The Fourth of July

MIKE ABOUT TOWN - Mike Toledo - The Philippine Star
The Fourth of July
US Ambassador Sung Kim.

The current crop of millennials and Generation Z would probably know of July 4 as the Independence Day of the United States of America, a federal holiday commemorating the Declaration of Independence from the monarchy of Britain on July 4, 1776.

Perhaps to some, Independence Day would either be the 1996 movie about an alien invasion or the 2016 sequel on the resurgence of the same.

We used to celebrate Independence Day on the 4th of July, not as an homage to American independence as a former colony, but because we did achieve independence on that date.

On July 4, 1946, the Philippines won its independence from the United States, not as a consequence of the just-concluded World War II but in compliance with the provisions of the Tydings-McDuffie Law or Philippine Independence Act enacted in 1934 that created the process by which the Philippines as an American colony will achieve independence after a 10-year period.

It was on July 4, 1946 that the Commonwealth of the Philippines became the Republic of the Philippines, when the United States of America formally recognized Philippine independence and withdrew sovereignty over the country.

For some time, Philippine Independence Day was celebrated every July 4 until 1962 when then-President Diosdado Macapagal issued Proclamation No. 28 moving the date to June 12, the date when independence from Spain was first declared in 1898.

PLDT Group chairman Manuel V. Pangilinan with Araneta Properties Inc. chairman and CEO Greggy Araneta and wife Irene.

July 4 during the time of President Macapagal became known as Republic Day, which later became Philippine-American Friendship Day during the time of President Ferdinand Marcos.

Through all this time, the close relations between the Philippines and the United States never waned nor faltered. The broad spectrum of cooperation between the two countries on defense, trade and diplomacy continue to flourish.

So the recent 4th of July celebration held at the Rizal Ballroom of the Makati Shangri-La Hotel was not only about American independence — the 243rd anniversary of American independence, to be exact — but also about long-standing Philippine and American friendship.

The celebration, hosted by US Ambassador Sung Kim, and his charming wife, Jae Eun Chung, gathered more than a thousand guests coming from all sectors of society.

Guests from government included Senate President Vicente Sotto III, Executive Secretary Salvador Medialdea, Foreign Affairs Secretary Teodoro Locsin Jr. and Finance Secretary Carlos Dominguez.

Our very own Ambassador to the United States, Jose Manuel “Babe” Romualdez, as well as former Ambassador to Washington, Jose Cuisia, graced the occasion together with other members of the diplomatic corps led by its dean, Papal Nuncio Gabriele Giordano Caccia.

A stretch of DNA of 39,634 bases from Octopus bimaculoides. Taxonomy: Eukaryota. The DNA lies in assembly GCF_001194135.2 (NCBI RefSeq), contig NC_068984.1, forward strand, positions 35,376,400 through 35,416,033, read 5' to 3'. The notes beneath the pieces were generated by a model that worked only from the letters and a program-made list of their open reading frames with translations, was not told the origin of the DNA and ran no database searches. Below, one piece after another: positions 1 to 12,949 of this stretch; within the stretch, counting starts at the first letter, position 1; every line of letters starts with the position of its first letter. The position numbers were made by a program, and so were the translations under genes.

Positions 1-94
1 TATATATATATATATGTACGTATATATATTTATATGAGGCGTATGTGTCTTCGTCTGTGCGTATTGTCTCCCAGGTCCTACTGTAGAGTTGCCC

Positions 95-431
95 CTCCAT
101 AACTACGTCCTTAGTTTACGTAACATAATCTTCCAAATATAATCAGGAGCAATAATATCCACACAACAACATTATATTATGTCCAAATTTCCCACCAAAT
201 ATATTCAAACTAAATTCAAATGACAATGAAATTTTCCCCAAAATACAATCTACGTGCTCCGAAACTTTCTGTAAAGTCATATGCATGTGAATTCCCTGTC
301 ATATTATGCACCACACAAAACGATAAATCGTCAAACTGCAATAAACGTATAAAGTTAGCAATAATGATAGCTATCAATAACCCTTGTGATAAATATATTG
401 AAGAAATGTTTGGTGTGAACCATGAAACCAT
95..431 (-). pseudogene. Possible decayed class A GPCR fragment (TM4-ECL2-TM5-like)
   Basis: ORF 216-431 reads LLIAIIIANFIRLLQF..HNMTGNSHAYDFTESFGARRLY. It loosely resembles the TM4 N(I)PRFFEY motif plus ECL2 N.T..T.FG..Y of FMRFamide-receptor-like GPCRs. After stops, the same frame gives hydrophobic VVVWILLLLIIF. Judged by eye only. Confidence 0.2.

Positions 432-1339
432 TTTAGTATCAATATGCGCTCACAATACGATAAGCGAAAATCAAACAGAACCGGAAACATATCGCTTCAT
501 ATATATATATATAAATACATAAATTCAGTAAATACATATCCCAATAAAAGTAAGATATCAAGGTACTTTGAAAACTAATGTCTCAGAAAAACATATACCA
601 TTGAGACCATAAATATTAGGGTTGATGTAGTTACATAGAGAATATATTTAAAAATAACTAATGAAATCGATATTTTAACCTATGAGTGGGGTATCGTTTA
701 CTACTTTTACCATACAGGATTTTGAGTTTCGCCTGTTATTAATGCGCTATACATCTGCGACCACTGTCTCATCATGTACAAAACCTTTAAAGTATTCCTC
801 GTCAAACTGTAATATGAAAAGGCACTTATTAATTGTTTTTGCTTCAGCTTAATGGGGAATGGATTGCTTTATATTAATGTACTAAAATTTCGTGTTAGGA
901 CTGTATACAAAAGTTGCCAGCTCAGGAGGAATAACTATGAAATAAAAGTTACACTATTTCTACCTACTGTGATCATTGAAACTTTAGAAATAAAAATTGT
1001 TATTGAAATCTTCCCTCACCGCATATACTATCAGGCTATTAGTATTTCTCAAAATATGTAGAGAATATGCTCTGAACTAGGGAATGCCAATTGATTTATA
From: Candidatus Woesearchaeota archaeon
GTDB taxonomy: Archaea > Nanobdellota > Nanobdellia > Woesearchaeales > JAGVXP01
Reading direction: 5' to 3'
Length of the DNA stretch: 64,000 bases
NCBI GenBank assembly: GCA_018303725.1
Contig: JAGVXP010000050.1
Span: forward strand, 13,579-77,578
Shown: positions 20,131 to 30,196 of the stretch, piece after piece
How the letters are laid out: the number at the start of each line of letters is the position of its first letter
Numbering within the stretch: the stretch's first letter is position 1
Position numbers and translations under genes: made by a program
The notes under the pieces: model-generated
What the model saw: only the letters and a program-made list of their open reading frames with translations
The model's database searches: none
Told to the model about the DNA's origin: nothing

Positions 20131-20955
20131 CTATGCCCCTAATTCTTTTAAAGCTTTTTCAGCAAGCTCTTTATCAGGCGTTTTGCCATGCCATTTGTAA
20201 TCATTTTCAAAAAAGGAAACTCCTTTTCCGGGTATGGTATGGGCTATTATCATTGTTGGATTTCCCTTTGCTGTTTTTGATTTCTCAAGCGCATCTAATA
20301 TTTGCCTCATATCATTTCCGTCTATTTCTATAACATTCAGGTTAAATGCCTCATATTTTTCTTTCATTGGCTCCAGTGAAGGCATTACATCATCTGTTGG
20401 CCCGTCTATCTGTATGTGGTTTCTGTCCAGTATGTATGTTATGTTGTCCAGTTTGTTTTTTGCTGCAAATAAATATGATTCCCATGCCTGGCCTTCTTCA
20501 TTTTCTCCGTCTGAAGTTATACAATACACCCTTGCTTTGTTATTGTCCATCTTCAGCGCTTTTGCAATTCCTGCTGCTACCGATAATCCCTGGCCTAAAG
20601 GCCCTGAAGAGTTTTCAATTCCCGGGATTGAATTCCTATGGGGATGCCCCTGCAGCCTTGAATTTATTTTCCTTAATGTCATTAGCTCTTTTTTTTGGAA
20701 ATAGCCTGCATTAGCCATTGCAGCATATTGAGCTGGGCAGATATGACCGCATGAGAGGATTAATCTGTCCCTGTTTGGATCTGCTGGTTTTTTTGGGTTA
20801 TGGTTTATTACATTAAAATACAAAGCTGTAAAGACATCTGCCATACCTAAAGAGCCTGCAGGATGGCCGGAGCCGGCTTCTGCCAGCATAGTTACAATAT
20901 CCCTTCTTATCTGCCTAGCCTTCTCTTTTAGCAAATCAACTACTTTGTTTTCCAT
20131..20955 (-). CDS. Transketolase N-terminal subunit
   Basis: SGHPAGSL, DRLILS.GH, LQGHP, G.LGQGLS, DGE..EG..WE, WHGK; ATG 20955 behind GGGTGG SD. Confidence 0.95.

(From left) PNP Chief Oscar Albayalde, Executive Secretary Salvador Medialdea, the author and Philippine Chamber of Commerce & Industry chairman George Barcelon.

The business sector was ably represented by taipans Manuel V. Pangilinan of the MVP Group, Michael Tan of the LT Group, Kevin Tan of Megaworld Corp., Dennis Uy of Udenna Corp., Ramon del Rosario Jr. of Phinma and PCCI chair George Barcelon, among others.

On a personal level, the invitation extended to me by the gracious host became all the more special since this celebration also served as a despedida party for Ambassador Sung Kim who, I am told, will be ending his tour of duty of the Philippines this year, but let me reserve a proper tribute to my good friend and diplomat par excellence for another column.

The Rizal Ballroom that night was bathed in red, white and blue, bedecked with stars and stripes, and I felt transported to the American mainland.

The celebration was also rather unique for two things: one, the presence of the Marvel superheroes, “Uncle Sam” and “Lady Liberty” that worked the crowd and rubbed elbows with government officials, members of the diplomatic corps, and business leaders, indulging them for selfies; and two, the sumptuous spread of hotdogs, burgers, fries and pizza — Yes! American fast food! — akin to what US President Donald Trump would serve in the White House for occasions such as this.

A large number of guests (me included), however, were panning the cavernous ballroom looking for the now-iconic Shake Shack burgers, but, sadly, they weren’t there.

Entertainment and fun, two things that are very much American, served accordingly in super-sized measure.

The celebratory toast was made by Ambassador Sung Kim, together with Secretary Locsin and Papal Nuncio Caccia.

LT Group's Michael Tan(left). Supreme Court Associate Justice Andy Reyes and Secretary Salvador Medialdea.

In his speech, Ambassador Sung Kim thanked all those who joined in on the celebration and spoke about the significance of July 4 as a day of friendship between Filipinos and Americans.

He remarked that as the United States Ambassador, he could not think of a better place than the Philippines to celebrate the importance of US diplomacy and the ties that join our nations.

In his remarks, Secretary Locsin said, “A country’s natural ally is always the one that is too far to get into one’s hair, yet with a reach long enough to deliver a strong punch at a common enemy.”

He added, “Some of us may wish for variety, but we know and history shows it: there can be only one — true friendship, like that of our two Presidents. When we refused to vote with an anti-American majority in the UN, Nikki Haley said: ‘America has many friends in good times; but only true friends in challenging times.’ And so it is.”

True, that. From sea to shining sea.



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